Wednesday, February 24, 2021

Runaway. . . to God's House. . .

As we journey through Lent, hopefully we have a heightened sense of sin and corruption it has brought to the body, mind, and all relationships.  Along with that awareness of our sin and sinful condition and our inability to free ourselves, we should also consider how the forgiven and redeemed of the Lord should meet sin and evil around us.  For example, 1 Corinthians 6:18 tells us to flee from sexual immorality.  St. Paul is not shy in telling us not simply to avoid sin if we can but to runaway in the face of evil.  There can be no participation in evil without sin corrupting us even further.  Worst of all is our complacency in the face of sin and evil.  When we learn to be at ease with the sin around us, we are soon its victims if not its willing accomplices.

Let me add a few additional warnings.  Do not be deceived: “Bad company corrupts good morals.” (1 Corinthians 15:33).  Therefore, my beloved, flee from idolatry.  (1 Corinthians 10:14).  Now flee from youthful lusts and pursue righteousness, faith, love and peace, with those who call on the Lord from a pure heart. (2 Timothy 2:22)  Abstain from every form of evil. (2 Thessalonians 5:22)  There is a rich tradition of such warnings, in the Old Testament canon and in the Apocrypha.  “Flee from sin as from the face of a serpent: for if thou comest too near it, it will bite thee: the teeth thereof are as the teeth of a lion, slaying the souls of men.”  (Ecclesiasticus 21:2)   Flee from the midst of Babylon; let every one save his life! (Jeremiah 51:6)  These are but a few drawn from Scripture and I could add so many more -- those more blunt as well as those rather subtle.

The point is this.  We are to run from evil.  We are to flee from sin.  It is not possible to be near sin and be unaffected by it.  It is like the addict who insists that he could stop anytime he wants, the problem is that evil corrupts the heart and infects desire so that we do not want to stop.  This does not mean to suggest that we are to find a safe place where sin does not exist and remain there but it certainly does warn us against being complicit in evil and remaining away from the Lord's House with the remedy of His grace to restore the sinner and His Spirit to change the heart.  

A year or so ago I quoted the wisdom of Justin Bieber who said 'You don't need to go to church to be a Christian. If you go to Taco Bell, that doesn't make you a taco.'  He was only quoting Billy Sunday who once said  “Going to church doesn’t make you a Christian any more than going to a garage makes you an automobile.” And he was only following G. K. Chesterton who said "Just going to church doesn't make you a Christian any more than standing in your garage makes you a car"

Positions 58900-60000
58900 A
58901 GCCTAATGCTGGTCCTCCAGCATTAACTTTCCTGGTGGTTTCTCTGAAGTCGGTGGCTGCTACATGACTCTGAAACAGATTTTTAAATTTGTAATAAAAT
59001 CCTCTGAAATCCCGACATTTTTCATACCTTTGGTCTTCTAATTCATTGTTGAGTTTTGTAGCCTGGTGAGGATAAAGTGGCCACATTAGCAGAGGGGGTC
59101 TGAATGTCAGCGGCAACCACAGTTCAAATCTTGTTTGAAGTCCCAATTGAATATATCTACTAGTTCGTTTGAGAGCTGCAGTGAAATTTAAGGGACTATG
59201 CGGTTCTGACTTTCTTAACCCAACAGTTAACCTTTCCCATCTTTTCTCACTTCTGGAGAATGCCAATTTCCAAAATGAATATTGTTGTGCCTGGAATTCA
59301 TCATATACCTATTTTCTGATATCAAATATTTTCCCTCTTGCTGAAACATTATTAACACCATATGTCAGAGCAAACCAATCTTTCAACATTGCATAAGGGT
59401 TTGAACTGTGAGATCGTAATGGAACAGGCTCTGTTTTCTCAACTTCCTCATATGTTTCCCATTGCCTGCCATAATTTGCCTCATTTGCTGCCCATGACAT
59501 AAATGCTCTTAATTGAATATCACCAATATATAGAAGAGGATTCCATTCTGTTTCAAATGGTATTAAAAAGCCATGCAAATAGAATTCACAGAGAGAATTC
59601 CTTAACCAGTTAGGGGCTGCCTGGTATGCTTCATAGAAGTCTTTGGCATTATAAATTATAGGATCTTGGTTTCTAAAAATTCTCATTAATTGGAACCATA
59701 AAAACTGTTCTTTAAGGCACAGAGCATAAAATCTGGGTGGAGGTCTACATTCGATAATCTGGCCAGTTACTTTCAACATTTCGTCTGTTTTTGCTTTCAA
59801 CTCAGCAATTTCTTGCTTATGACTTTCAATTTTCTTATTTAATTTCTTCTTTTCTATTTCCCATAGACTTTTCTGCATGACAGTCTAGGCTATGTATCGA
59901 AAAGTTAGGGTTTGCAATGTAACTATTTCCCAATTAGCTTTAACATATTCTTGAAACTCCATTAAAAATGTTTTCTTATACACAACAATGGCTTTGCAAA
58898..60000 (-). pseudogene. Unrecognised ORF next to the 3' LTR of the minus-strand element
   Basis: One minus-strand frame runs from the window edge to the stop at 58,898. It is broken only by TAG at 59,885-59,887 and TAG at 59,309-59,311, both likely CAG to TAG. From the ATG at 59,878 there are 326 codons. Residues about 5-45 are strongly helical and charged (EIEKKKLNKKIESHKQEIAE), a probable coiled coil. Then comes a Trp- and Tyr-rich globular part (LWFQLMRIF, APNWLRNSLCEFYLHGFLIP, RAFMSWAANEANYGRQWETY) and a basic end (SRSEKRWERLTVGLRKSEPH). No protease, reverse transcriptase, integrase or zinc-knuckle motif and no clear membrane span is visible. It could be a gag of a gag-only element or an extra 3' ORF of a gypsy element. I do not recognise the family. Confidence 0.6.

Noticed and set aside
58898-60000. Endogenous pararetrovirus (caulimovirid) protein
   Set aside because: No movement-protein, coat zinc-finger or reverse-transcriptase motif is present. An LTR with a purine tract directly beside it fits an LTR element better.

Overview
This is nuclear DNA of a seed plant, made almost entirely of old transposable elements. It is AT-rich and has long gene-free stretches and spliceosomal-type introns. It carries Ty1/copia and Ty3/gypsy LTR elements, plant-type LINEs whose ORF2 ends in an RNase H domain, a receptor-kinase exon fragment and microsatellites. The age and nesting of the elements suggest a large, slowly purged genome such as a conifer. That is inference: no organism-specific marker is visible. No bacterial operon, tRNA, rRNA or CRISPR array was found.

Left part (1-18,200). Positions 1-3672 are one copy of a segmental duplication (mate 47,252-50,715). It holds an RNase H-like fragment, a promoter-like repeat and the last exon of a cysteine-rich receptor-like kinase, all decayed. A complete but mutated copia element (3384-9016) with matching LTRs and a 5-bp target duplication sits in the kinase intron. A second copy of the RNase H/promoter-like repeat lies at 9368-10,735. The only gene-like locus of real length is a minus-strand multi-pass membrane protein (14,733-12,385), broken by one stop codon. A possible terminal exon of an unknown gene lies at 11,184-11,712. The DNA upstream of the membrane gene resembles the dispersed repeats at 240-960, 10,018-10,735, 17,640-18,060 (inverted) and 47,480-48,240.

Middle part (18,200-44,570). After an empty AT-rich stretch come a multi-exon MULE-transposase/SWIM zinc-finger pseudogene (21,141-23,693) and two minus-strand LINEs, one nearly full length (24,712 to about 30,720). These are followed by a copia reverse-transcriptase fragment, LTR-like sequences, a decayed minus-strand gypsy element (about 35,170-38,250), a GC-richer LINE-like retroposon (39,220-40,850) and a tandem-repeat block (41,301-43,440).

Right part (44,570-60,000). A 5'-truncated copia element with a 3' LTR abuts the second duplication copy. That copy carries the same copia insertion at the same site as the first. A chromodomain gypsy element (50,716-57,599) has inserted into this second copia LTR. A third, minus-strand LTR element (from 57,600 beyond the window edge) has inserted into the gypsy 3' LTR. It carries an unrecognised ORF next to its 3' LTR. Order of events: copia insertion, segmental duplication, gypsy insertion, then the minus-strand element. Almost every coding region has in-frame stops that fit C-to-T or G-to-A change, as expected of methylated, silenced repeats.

And we all laugh.  But the sad reality is that he speaks for many Christians who presume that faith lives so deep within it cannot be corrupted by evil without and it does not need to be nourished and nurtured by the gifts of God's House in the Word preached and the Sacraments administered.  That is not a laughing matter.  The Scriptures have no concept of individual spirituality and do not countenance the idea that Christianity is something personal and individual that has nothing to do with anyone else. That way of thinking is very modern, indeed.  It certainly knows nothing of Jesus who was always in the synagogue and Temple and it disdains what Scripture lauds in Simeon and Anna who were always in the Temple worshiping God and praying.  

The Church is not optional to the faithful but essential.  It is the divinely commanded place where He has put His Word and Sacrament, where His people gather in worship and prayer, and where we receive His care.  We are to flee from evil but run to the Lord's House.  Now during Lent it would be a good time to reconsider how long some Christians have been apart from the Lord's House.  It would be a good time to heed the Lord's call to flee from evil but to run to the place where God has put His Word and Sacrament.  We treat the things of God as if they were for the weak or those who like them or those who need them.  But every Christian is weak and needs the grace of God's House and people.  Every Christian is called to love the habitation of the Lord's House and His gracious ministry to us there.  And every Christian needs what God offers.

This Lent is a good time to look at our lives.  Are we too comfortable with sin, with the ways of the sinner, and with a life lived in solitude from God's House?  If we seek to run from sin and evil, where do we run to?  The answer lies where God has placed it -- where His Word is read and preached, where His voice absolves us of our sins and restores us as His own with a clear conscience again, where the body and blood of Christ are our food here and our foretaste of the eternal to come, and where we respond with words of praise and prayer, with songs of prayer and thanksgiving, and with the tithes and offerings of a grateful heart. 

No comments: